Requests were taken from the congregation to remember people in prayer, offer thanks, or to say how thankful they were for God's blessings.

Then it was time for Jimmy's sermon. He started out by asking us to turn to a certain scripture passage in the Bible. Jimmy's sermon can only be compared to watching one of the great blues masters perform live. He starts out slowly with the passage, then rifts into related passages. The words all ran together, sort of like listening to an auctioneer, but slower and more musical. His breathing during the sermon is seamless. You can only tell where it begins and ends by the occasional "heh" at the end of a phrase. It is music. I was clearly listening to music. It was hypnotic and completely engrossing.

I found myself rocking back and forth. I just couldn't stop myself. My foot tapped on the floor. Friend Scott looked at me a few times quizzically. He was used to this. I was not, yet I found myself being swept away in the cadence of Jimmy's masterful use of language, tone and cadence.

Jimmy would get to the end of a long stream of words, and finally lose breath control. He would shout, "Woooo! Hallelujah!" Then he's take a deep breath and start all over again.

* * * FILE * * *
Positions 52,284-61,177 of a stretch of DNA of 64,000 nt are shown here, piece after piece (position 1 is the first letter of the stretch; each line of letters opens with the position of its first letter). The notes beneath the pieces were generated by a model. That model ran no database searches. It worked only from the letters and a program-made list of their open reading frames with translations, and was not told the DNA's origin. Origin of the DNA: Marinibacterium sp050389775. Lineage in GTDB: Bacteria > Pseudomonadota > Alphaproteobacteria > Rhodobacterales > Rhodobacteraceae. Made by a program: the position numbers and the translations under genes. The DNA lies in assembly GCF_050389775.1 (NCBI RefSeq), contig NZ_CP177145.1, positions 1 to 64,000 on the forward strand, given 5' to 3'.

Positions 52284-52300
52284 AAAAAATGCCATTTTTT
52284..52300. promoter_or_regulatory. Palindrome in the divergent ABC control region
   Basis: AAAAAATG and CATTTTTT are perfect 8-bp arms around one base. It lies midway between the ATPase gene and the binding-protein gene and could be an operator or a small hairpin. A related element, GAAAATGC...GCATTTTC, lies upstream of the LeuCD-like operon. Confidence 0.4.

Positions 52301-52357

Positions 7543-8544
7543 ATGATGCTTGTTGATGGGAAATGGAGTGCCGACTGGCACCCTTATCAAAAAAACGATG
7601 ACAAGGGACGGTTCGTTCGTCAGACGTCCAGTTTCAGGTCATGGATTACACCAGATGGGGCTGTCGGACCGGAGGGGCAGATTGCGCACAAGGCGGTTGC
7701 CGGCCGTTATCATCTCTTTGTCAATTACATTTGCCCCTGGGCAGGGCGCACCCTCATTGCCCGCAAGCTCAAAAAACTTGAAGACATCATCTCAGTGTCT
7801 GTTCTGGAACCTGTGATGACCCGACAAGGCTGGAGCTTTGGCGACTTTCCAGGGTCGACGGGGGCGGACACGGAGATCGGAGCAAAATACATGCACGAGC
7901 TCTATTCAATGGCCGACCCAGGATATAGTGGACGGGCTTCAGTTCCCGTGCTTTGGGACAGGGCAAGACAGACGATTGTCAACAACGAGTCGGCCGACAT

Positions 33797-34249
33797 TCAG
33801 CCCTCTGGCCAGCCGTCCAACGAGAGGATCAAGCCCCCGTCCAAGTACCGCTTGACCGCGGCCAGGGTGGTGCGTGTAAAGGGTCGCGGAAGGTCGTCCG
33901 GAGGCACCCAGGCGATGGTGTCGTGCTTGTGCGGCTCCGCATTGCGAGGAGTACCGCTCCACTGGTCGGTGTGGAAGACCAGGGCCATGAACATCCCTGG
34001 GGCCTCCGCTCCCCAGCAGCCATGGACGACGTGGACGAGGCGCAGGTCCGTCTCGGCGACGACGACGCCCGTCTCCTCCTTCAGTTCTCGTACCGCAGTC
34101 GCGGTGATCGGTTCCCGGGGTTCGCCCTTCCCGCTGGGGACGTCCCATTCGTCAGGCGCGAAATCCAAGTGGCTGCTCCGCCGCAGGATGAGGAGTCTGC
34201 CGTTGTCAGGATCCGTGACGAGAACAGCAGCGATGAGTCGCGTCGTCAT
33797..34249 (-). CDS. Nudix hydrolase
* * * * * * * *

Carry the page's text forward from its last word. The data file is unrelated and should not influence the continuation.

As he progressed into the sermon, his face changed. He seemed more intense. Jimmy, and all of the Jesus' Name followers typically have a very blissful expression on their faces, I've noticed. This was different, this expression. I think I was witnessing "the anointing".

He made his way toward the snake box. I, with the two professors, had eagerly looked over into the pulpit area before the service to look at the jewel-toned copperhead in the box on the floor.

"I feel like a tourist!" One of them said.

I felt awkward as well. I come from a spiritual background redolent in incense and hushed voices where one never claps in church. It is steeped into my bones.

Jimmy bent down to get the snake out of the box. The little girl who sang earlier dashed to the back of the church. They do not allow children near the snakes. Children are never allowed to handle them. With very few exceptions, you must be 18 to practice the taking up of serpents. They do not take this lightly.

Jimmy pulled the lovely and deadly copperhead from the box. He held it in one hand and then transferred it to the other. I watched, fascinated, as the snake twined in his hands without showing any sign of aggression. His wife, Pam, was softly speaking in tongues a few rows ahead of us. I couldn't make out what she was saying, but it was soft and rhythmic. We all sang.